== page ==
pantry  limited
Paper, pencil pen or sharpie colorful hand sanitizer case full of glue and scissors pencil shavings on the bottom dirty kleenex personal size various books 
backpack tools
Knowledge Listening or seeing Discovery Inquiry Curiosity Determination Motivation and skill Failure stepping Back into the forum of experience to Succeed and grow
learning achieving
human need

My Life in a Nutshell: Part One

In the 1980’s Laguna Beach High School was a school of normal adolescents; artists, musicians, and strange individuals; but for the most part normal. Wizards, dragons, and Hobbits were only alive in books and the Internet, I-phones, and X-box were not even heard of. We used type-writers, Atari, and payphones. We wore bangle bracelets, parachute pants, and head bands. But we were normal. Prince, Madonna, and Thompson Twins blared from over-sized boom boxes while the Breakfast Club, Pretty in Pink, and St. Elmo’s fire were the inspiration for our witty banter and social norms. The 1980’s was a decade of decadence and spontaneity. Growing up in a decade with no war, no economic depression, and no Columbine allowed for us to focus on the little things. These little things were the essence of what we became. These minute behaviors created a way for us to stay individuals but also to find a connection with our peers; to truly belong to a generation called lazy and greedy but who were actual…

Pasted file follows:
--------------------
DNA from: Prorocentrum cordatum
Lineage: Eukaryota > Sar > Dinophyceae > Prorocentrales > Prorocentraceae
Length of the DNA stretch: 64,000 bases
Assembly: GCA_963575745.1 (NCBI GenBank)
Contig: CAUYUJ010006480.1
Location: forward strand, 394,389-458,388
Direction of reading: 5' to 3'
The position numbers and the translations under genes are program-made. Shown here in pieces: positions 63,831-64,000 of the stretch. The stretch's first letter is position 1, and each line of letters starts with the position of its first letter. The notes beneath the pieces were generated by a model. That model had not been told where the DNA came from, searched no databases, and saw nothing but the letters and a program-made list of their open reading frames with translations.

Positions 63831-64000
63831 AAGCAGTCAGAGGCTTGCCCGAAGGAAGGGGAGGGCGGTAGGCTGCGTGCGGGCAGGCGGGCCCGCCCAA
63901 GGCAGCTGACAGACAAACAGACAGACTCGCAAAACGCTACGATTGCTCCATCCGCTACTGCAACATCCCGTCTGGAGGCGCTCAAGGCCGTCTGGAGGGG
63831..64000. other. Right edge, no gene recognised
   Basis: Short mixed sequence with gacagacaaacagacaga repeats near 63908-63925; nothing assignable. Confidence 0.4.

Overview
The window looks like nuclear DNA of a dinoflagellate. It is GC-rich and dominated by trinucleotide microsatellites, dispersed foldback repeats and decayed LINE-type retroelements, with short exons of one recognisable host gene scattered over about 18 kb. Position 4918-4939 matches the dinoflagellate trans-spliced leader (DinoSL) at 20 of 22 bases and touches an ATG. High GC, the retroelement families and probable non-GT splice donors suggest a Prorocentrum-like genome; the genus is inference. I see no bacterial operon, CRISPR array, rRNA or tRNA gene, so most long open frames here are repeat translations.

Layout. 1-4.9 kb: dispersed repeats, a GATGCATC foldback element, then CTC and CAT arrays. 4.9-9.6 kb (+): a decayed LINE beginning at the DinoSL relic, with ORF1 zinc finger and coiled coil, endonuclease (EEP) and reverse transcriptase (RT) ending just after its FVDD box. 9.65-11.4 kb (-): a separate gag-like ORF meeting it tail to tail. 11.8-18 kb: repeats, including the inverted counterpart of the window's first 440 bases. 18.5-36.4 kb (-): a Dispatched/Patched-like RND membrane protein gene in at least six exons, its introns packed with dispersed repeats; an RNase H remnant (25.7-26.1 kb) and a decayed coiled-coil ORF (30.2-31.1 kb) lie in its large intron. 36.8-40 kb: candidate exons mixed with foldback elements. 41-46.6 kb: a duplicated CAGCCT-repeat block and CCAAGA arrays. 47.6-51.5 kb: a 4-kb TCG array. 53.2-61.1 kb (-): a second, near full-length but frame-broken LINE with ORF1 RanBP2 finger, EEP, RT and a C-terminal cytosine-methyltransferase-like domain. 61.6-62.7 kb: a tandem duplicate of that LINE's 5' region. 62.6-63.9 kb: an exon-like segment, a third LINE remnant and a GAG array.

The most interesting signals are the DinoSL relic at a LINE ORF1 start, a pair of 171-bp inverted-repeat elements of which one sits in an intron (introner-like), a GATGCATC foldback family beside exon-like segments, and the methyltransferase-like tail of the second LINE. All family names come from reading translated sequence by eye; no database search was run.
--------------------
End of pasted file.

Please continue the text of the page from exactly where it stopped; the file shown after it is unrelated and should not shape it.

Not My Child: A Parents Blinders Need to be Lifted

I have four children at home. A week does not go by that I am not getting communication from one of their teachers. Usually about homework never about behavior. As a teacher myself, I have instilled proper behavior in my children. Academics have always been at the forefront of our family discussions and this has always been the most important thing to my family: education. But alas, as with many children mine get lazy and neglectful. I get emails, calls, and even visits, one of my sons attends the school at which I work, in regards to this matter. I am never happy. I always address it and they get their missing assignments completed quickly and turned in for late grades.